Why Everyone Needs Estate Planning, Not Just the Very Wealthy
Jordan: I’m Jordan Flake. I’m an attorney with Clear Counsel Law Group, and I do a lot of estate planning in my legal practice, and one thing that people are starting to catch on to is that estate planning isn’t just for the elderly or the rich. It’s really for everyone because we all have an interest in protecting, for example, what happens to us if we become incapacitated, and so as we start to cater our services to a younger generation who see the need for estate planning, we’re getting a lot more questions about why does this costs so much or how much is this going to cost, or am I going to get additional bills?
Let me tell me you a little bit about how the marketplace generally charges for estate planning services. On the extreme low end of the spectrum, there are non-attorney solutions to estate planning, and those non-attorney solutions can include, for example, drafting your own legal documents, and that’s something where oftentimes you can go online and purchase the form for maybe a few hundred dollars. I would caution against putting too much confidence in that situation. Obviously, I’m an attorney, so I’m the one who sees a lot of the times that those documents don’t work out, but at the same time, I’m willing to say that that’s better than nothing. In that scenario, you’d be looking at a few hundred dollars and working on it on your own. You wouldn’t really have the backing of a law firm with respect to those documents, and so that’s something you have to consider.
Kind of moving up the line, you have what are considered the simple estate planning documents, which often just include a will and power of attorney documents, and power of attorney documents are those documents that say what happens to me if I’m incapacitated. Who’s going to make medical decisions on my behalf. Who’s going to make financial decisions on my behalf, and if you’re just doing those, you might be in the $200 to $300, possibly $400 range just to prepare those documents.
If you really want to do a comprehensive estate plan, then if you own property, it may likely include a revocable living trust, and once you do that, then you probably in the marketplace are looking more along the range of $1,000 to $2,000, and in terms of how attorneys actually bill for this, most firms know what preparing a trust entails because they’ve possibly done a lot of them like our law firm has, and so we know that we can simply prepare these documents on a flat fee basis because we understand what work will be involved in preparing the documents. That’s how most lawyers are going to charge, is just on a flat fee basis.
That being said, you do have to be cautious because there is a tendency in advertising to want to bait and switch and say $499 for a trust, and then you go in and find out it didn’t include other documents, such as a power of attorney document. That’s just a brief overview. Different marketplaces can be different. If you want obviously the most accurate quote, please reach out to our law firm, so we can let you know exactly what it is that will work for you and how much we would charge you on a flat fee basis. Brian, do you have any questions on this at all?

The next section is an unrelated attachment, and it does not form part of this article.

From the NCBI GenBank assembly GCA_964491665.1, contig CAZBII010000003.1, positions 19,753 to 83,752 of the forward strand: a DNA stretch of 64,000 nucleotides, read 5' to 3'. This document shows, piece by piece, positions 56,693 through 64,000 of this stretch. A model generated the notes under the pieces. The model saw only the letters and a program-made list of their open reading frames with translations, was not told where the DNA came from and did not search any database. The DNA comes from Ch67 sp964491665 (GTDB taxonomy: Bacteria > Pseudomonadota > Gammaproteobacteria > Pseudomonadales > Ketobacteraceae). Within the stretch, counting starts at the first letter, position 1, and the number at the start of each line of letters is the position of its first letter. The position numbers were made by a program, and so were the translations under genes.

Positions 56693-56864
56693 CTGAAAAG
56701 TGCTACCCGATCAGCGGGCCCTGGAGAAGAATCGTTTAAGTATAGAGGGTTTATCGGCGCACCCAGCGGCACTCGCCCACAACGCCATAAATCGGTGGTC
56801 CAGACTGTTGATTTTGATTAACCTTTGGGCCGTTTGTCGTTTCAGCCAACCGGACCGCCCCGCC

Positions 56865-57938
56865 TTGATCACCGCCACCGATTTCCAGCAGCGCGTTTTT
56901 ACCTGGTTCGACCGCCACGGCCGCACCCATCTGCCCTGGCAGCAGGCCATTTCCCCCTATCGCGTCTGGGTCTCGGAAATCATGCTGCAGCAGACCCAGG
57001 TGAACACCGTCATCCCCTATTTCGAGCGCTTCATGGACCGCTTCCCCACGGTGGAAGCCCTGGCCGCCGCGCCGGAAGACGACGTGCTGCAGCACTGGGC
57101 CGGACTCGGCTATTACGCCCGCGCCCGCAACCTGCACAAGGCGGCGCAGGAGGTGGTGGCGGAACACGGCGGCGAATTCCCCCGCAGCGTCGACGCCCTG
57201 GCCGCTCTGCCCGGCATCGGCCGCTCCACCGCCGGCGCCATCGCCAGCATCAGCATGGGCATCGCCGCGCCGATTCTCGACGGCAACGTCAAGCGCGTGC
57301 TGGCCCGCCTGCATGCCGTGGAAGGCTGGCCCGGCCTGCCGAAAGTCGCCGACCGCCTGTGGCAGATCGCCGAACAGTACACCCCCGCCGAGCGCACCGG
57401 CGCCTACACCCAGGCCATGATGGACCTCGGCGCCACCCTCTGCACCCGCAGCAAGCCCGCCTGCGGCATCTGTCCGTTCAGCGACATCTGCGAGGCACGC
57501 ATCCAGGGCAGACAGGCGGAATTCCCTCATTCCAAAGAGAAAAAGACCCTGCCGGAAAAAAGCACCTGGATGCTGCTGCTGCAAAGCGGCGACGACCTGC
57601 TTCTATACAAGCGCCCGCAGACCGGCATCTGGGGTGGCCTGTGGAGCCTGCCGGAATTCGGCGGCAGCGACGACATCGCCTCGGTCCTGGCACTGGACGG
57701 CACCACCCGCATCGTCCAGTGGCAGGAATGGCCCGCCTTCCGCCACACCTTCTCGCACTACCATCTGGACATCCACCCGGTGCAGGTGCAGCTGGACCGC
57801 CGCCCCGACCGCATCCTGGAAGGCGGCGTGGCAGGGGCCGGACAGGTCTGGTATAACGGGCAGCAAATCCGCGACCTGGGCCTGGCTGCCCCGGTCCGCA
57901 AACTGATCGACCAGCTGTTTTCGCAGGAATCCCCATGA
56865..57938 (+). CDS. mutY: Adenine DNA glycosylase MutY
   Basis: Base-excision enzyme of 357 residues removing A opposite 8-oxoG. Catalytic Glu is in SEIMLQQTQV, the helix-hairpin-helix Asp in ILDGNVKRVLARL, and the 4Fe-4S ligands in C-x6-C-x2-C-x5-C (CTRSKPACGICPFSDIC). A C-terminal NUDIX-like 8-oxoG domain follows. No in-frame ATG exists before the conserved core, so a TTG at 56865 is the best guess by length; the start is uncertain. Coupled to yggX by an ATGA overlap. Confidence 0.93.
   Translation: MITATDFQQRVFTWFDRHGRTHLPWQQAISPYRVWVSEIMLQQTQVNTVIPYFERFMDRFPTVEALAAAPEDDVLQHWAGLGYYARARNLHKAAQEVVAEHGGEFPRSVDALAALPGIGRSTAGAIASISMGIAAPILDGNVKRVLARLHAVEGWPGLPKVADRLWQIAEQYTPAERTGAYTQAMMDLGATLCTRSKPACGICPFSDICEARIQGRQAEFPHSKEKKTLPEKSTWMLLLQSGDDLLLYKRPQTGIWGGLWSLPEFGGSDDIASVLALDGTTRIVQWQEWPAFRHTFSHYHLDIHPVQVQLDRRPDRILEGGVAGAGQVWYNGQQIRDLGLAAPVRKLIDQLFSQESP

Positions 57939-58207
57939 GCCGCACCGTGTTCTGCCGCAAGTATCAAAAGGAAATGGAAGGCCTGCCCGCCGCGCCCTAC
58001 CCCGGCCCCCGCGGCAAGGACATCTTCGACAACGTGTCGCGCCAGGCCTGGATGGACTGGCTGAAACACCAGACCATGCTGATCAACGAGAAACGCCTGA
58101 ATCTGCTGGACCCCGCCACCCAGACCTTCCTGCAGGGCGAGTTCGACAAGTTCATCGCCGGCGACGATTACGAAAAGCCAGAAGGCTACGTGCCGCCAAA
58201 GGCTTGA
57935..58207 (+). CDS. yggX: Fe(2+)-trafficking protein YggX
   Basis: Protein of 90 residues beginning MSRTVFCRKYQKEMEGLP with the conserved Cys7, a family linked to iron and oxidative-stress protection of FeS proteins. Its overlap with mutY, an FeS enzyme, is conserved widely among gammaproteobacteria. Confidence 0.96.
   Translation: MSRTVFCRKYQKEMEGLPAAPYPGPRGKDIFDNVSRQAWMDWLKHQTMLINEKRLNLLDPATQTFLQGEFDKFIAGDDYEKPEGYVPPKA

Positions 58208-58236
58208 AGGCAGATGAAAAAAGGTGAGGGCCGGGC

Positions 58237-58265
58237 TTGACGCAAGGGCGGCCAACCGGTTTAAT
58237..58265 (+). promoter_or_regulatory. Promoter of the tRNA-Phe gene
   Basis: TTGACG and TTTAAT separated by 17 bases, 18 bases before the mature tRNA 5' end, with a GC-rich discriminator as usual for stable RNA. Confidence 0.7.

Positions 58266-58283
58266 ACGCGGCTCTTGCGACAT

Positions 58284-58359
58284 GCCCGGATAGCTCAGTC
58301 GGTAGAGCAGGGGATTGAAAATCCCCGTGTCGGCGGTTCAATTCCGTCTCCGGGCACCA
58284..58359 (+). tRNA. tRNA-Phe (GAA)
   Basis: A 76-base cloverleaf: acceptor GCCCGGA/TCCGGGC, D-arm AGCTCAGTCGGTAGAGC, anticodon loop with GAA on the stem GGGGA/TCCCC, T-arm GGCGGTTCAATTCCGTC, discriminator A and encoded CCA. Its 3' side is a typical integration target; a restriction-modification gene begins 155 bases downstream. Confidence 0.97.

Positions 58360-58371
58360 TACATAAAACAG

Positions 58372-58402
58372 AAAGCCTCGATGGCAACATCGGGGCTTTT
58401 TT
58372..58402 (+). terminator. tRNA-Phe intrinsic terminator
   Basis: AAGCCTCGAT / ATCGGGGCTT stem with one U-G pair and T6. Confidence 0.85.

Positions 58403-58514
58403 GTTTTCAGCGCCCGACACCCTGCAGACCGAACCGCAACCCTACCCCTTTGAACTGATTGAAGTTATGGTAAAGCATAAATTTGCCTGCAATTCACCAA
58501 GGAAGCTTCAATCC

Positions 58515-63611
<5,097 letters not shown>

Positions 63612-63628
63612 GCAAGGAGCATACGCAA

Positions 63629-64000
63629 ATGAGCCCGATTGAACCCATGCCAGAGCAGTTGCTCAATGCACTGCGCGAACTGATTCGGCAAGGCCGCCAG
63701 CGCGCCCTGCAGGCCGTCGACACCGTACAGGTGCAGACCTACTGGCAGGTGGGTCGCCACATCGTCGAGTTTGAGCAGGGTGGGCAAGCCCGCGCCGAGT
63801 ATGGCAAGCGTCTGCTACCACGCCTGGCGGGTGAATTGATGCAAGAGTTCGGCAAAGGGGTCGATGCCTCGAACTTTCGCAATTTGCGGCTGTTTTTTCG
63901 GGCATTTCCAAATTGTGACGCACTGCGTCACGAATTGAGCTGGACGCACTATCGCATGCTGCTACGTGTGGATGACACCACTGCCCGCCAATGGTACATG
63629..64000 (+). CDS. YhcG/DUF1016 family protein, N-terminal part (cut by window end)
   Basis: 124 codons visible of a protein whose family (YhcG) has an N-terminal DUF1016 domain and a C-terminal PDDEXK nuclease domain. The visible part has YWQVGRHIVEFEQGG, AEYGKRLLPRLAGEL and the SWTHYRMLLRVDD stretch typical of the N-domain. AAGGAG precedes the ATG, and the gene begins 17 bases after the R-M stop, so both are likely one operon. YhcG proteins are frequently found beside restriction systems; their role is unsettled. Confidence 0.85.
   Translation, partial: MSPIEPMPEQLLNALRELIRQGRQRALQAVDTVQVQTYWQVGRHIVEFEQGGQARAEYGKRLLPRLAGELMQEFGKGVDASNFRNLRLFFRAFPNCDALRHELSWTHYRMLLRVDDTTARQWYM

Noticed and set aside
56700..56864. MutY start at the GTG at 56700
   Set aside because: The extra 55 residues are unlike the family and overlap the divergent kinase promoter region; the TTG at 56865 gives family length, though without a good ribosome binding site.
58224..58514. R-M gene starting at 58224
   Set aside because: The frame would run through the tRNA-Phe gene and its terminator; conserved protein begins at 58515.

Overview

Brian: Is there an age which would be too young to form an estate plan?
Jordan: Obviously, you’d have to be an adult to be able to sign those with any type of legal authority, but every estate plan that most lawyers are going to recommend will include a statement that says this is what I want to have happen to me if I’m incapacitated, if I pass away, and so there’s no age at which there’s no risk of incapacity or death, and so the answer is 18. If you’re 18, you can use an estate plan. Now, whether or not that actually happens in practice, I would say certain life events would more determine the real need to come in and get an estate plan done. These life events could include, for example, marriage. It could include having a child, owning your first home. Those are some types of things that I would say definitely should trigger more urgency in your mind in terms of getting an estate plan done. Any other questions on that, Brian?
Brian: You’re saying that if someone calls Clear Counsel Law Group, you’ll be able to tell them up front what the cost will be for the trust.
Jordan: We will with a lot of accuracy be able to tell you after the first phone call because really it’s just a question of what you’re trying to accomplish, and if you have property, a house, life insurance policy, children, we’re going to know pretty well. We’ve seen situations that we can let you know with a high degree of certainty exactly how it’s going to come out. Now, in terms of exactly what it’ll cost, we would like to do a free consultation, sit down with you, complimentary consultation. The reason we do that is because that’ll allow us to get to know you better and get to know all the different circumstances. At the end of that free consultation, we will tell you exactly what we’re facing.